Trucking is a very challenging career to get started in. Most people underestimate it and take the approach that they are just starting a new job. Anybody can start a new job. In trucking we are literally starting a new lifestyle. We don't just learn new habits or work skills. We learn an entire system of living and working that are joined together with no schedules or routines. Everyday is a new challenge or adventure with all new experiences and a constantly changing environment. Most people are not prepared for it. Many people lose their sense of confidence after a few minor mistakes and then go on to make bigger mistakes. Trucking is a delicate balance of peaceful driving and moments of terror and stress. You will be challenged with extreme swings. You will find yourself waiting at times unnecessarily. You will want to blame all the issues that arise on your company taking advantage of you. In the end you will realize this is just what trucking is. It is a constant challenge in which you are the one responsible for understanding the challenges and how to come up with ways of dealing with them that will help you become efficient and productive. It will not be the company helping you or teaching you how to develop your career in the right direction, but it will be you overcoming the issues that all of us face as truckers.

There are plenty of people who quit TMC because they felt like they were being cheated. There are just as many who did the same at Schneider. Both companies run great operations and have many successful drivers. The drivers themselves are the ones who choose and determine their destiny in this career. Your story will be the same. The company won't write your story. You will. Everything about your success at this will be determined by you.

It's going to boil down to which type freight you really think you want to handle. Do you want to pull dry-van freight or are you up to the challenges of open deck freight. Schneider offers the first while TMC offers the latter. Both jobs are regional with weekly home time. TMC offers a little higher pay, while you may be able to turn more miles doing drop and hooks at Schneider. Both jobs are going to require you to hustle if you want to make some money. Don't put any confidence in their average mile statements. You don't ever want to be average in this business. It's even worse when you are below average. Those are the folks who feel they were cheated and taken advantage of.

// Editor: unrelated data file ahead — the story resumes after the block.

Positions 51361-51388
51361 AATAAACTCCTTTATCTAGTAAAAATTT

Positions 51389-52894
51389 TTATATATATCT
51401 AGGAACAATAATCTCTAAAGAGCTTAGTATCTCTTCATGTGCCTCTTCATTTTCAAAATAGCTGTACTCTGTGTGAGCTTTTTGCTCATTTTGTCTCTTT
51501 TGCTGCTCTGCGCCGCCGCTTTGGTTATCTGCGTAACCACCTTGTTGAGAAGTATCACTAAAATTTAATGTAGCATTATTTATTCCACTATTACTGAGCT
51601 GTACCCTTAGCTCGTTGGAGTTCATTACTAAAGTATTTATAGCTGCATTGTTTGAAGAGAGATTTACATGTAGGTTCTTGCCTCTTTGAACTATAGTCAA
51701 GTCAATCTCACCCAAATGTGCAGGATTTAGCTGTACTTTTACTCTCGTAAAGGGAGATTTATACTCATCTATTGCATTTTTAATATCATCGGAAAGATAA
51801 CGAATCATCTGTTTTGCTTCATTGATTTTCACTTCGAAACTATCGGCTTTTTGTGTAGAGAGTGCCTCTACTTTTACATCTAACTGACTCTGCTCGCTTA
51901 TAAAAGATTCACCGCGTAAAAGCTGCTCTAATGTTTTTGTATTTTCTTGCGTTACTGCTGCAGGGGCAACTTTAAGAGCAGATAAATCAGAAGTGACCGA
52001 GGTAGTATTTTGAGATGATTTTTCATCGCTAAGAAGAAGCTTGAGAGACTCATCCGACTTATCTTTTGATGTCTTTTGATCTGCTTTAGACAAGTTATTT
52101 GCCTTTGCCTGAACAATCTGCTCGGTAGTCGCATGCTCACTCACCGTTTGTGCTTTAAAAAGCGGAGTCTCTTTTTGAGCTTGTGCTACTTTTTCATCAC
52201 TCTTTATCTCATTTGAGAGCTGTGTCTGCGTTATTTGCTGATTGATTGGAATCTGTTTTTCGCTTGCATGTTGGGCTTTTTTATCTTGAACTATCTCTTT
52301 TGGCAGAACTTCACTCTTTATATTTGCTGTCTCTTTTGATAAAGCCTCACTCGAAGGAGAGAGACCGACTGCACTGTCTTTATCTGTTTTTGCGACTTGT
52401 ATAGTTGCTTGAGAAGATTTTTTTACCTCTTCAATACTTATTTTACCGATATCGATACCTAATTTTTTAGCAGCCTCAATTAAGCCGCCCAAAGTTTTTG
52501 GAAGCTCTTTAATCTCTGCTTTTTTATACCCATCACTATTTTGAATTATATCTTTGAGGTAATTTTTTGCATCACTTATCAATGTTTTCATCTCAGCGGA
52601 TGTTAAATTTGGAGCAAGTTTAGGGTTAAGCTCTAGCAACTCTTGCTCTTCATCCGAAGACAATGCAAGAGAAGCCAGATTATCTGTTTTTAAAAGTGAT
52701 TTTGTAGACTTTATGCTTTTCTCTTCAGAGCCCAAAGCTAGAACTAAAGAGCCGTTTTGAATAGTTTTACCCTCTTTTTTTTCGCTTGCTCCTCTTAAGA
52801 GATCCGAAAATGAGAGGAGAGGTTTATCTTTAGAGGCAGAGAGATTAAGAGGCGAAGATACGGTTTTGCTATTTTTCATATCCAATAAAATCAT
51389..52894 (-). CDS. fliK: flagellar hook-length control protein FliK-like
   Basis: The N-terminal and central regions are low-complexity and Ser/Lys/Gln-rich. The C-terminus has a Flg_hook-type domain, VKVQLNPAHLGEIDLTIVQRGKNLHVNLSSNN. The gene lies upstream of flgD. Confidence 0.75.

Rookies don't want to rush themselves too much at this job. The problem with getting ahead of yourself as a rookie truck driver is that you put yourself into an accident prone mode by doing so. You will struggle at first on either job with trying to make good money. As you develop into a professional it will get better. At first you will have to settle for less money and be satisfied that you didn't damage anything or anybody. Later on you can earn more money by your increased efficiencies and productivity.

Whichever job you choose, you want to have two goals for your first three months...

1) Don't Hit Anything

2) Always Be On Time

Anxiety, fear, and discouragement can have compounding effects on us. Try to enjoy yourself a little. Don’t overwork yourself unnecessarily. Make sure you take some time for yourself and relax a little. You will get to where you can accomplish more. Don’t get disillusioned by the challenges. Your struggles don’t mean you started with a bad company. You are a rookie. That is why you are struggling. It gets better as you develop into a professional. Once you get through that first three months you can add some more goals to that list. You can add things like...

  • Conquer any bad attitudes that start developing.
  • Stick with your first choice of a company for one full year
  • Strive to be a Top Tier Driver

At this point your more important choice is not between Schneider or TMC. You've got to choose which type driver you will be. That decision will have far more impact on your driving career than the name on the doors of your truck. I put little importance on where we start as rookies. I started at Western Express. They had terrible reviews and even worse morale among the current drivers. None of that had any effect on my ability to be a successful driver there. In fact my experiences with them built the very foundation of my successful trucking career. Pick whichever type freight you think you will enjoy the most. Make your decision and stick with it. Your approach to all this will be the determining factor in how you make out.

I wish you every success!

Regional: